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May 2002

Predicting the future of malware and tomorrow's malicious code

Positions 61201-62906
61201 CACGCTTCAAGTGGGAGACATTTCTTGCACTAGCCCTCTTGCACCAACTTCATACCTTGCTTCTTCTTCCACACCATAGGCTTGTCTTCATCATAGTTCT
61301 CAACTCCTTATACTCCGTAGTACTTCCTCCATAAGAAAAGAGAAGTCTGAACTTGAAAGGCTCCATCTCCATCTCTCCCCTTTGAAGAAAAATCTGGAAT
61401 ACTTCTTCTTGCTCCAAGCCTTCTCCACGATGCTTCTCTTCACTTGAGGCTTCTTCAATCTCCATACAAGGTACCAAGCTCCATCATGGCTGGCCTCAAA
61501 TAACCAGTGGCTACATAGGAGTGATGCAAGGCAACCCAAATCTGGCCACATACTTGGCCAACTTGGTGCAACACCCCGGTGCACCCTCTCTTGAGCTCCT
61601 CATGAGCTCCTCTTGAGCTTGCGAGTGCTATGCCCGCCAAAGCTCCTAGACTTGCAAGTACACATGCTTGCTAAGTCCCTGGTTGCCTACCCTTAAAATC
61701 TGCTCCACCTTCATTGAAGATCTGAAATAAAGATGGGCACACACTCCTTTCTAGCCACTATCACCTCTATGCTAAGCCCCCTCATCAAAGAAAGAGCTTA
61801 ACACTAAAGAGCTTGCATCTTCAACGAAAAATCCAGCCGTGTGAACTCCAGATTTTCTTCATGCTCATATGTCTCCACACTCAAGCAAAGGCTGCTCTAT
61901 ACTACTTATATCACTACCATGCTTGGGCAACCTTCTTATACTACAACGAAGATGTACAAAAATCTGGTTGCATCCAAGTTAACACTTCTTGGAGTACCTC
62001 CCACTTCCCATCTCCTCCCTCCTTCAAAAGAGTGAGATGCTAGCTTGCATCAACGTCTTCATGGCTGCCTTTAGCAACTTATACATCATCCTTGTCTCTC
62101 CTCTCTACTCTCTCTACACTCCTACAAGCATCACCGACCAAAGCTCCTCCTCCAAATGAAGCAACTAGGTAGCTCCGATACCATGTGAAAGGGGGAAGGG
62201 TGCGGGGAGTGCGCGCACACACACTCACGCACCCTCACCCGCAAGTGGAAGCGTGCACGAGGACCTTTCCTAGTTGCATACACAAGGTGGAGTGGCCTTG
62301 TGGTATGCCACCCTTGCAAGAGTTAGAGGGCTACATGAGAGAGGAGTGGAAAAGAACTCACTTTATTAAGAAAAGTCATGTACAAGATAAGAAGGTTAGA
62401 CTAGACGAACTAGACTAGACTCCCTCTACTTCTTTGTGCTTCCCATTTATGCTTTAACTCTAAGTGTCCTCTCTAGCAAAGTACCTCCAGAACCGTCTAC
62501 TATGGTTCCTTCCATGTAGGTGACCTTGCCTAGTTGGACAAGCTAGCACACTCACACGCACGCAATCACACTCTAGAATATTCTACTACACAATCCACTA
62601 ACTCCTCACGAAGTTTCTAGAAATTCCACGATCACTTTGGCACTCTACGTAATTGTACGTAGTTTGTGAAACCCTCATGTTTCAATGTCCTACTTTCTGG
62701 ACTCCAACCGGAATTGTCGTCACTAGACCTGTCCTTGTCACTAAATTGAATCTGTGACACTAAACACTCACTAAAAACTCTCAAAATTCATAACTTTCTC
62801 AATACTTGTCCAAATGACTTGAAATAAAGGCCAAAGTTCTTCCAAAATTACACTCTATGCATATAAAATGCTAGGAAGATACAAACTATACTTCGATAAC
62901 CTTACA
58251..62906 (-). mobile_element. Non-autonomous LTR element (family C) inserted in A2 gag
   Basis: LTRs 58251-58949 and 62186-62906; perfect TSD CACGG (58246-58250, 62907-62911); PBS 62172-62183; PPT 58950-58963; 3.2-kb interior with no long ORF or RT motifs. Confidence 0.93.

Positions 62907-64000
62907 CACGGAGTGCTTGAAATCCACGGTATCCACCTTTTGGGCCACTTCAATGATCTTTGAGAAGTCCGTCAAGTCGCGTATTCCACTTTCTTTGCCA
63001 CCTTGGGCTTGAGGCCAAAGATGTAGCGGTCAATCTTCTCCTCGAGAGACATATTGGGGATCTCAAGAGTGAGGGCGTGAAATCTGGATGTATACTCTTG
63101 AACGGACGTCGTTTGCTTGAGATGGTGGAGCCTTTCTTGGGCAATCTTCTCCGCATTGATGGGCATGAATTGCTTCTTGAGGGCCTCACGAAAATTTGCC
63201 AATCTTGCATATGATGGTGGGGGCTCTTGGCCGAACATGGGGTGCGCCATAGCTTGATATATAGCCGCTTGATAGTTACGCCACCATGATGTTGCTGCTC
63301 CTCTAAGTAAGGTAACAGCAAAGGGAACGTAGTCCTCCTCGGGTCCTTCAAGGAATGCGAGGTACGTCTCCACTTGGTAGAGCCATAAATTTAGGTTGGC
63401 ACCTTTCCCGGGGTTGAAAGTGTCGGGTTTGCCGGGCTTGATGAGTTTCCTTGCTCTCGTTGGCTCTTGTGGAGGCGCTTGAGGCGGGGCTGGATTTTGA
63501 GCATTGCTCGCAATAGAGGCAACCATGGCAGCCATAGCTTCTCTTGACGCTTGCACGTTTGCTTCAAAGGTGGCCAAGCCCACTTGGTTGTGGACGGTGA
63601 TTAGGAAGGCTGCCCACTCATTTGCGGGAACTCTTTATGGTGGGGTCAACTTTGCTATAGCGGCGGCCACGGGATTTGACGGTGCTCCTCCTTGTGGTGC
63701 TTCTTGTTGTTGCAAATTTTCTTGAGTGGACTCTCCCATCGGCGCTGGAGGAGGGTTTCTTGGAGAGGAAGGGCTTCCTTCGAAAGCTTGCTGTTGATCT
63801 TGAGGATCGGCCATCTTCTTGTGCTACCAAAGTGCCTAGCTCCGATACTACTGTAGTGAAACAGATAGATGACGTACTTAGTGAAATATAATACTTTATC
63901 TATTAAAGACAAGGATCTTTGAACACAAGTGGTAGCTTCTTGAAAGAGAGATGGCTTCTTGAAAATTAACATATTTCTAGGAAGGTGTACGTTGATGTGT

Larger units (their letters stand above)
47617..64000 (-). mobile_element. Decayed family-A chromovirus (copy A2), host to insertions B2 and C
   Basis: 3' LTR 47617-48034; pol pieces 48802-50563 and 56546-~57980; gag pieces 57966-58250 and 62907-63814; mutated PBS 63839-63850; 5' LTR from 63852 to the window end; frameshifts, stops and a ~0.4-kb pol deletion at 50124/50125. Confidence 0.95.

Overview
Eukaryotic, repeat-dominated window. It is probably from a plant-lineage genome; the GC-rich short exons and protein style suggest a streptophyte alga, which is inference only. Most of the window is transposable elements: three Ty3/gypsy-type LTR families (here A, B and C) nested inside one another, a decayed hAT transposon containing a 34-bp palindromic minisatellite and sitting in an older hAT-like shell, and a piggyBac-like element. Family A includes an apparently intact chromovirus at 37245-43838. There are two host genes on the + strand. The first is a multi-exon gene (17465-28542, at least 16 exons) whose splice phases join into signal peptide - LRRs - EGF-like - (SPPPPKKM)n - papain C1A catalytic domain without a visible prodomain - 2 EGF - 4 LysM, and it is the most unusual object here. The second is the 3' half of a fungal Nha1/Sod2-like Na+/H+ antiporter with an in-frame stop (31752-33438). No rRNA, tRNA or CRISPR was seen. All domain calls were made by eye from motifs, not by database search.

I may seem to be ignoring Daniel Delbert McCracken's advice not to make predictions about computing that can be checked in my lifetime. I'm not as crazy as all that: I haven't completely migrated from Moore's Law to Old Moore's Almanac. However, based on today's trends, I'll venture some educated (if somewhat reluctant) guesses about the immediate future of malicious code. Authors of malware generally aren't the moody, inscrutable genies or geniuses of popular imagination, and they have to work with the same application, OS and hardware limitations that we do. Technical details change. Epidemiological patterns change. But the broad issues remain constant. Recently, AV vendors have made a big deal out of "blended" or "convergent" threats. In the wake of Code Red and Nimda, blended threats remain everybody's pick as the most likely malware threat for the coming year. However, as bad as these were, it should be noted that the author of Code Red didn't invent the IIS exploit used in the attack. And for everyone's talk about Nimda ...

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